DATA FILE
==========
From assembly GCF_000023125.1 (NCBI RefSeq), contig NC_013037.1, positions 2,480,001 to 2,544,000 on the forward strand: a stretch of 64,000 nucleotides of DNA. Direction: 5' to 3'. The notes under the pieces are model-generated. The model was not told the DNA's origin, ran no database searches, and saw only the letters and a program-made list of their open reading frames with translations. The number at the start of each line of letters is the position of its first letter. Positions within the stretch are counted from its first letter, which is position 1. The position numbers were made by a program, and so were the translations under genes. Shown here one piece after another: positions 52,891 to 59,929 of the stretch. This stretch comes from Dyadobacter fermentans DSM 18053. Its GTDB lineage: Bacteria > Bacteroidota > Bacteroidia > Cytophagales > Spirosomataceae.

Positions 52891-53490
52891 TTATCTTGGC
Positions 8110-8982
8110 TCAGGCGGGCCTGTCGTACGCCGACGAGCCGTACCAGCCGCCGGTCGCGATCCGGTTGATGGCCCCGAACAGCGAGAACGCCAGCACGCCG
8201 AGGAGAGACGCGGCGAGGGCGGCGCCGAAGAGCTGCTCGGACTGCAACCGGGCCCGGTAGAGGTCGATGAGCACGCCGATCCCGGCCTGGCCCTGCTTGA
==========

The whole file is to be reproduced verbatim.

From assembly GCF_000023125.1 (NCBI RefSeq), contig NC_013037.1, positions 2,480,001 to 2,544,000 on the forward strand: a stretch of 64,000 nucleotides of DNA. Direction: 5' to 3'. The notes under the pieces are model-generated. The model was not told the DNA's origin, ran no database searches, and saw only the letters and a program-made list of their open reading frames with translations. The number at the start of each line of letters is the position of its first letter. Positions within the stretch are counted from its first letter, which is position 1. The position numbers were made by a program, and so were the translations under genes. Shown here one piece after another: positions 52,891 to 59,929 of the stretch. This stretch comes from Dyadobacter fermentans DSM 18053. Its GTDB lineage: Bacteria > Bacteroidota > Bacteroidia > Cytophagales > Spirosomataceae.

Positions 52891-53490
52891 TTATCTTGGC
Positions 8110-8982
8110 TCAGGCGGGCCTGTCGTACGCCGACGAGCCGTACCAGCCGCCGGTCGCGATCCGGTTGATGGCCCCGAACAGCGAGAACGCCAGCACGCCG
8201 AGGAGAGACGCGGCGAGGGCGGCGCCGAAGAGCTGCTCGGACTGCAACCGGGCCCGGTAGAGGTCGATGAGCACGCCGATCCCGGCCTGGCCCTGCTTGA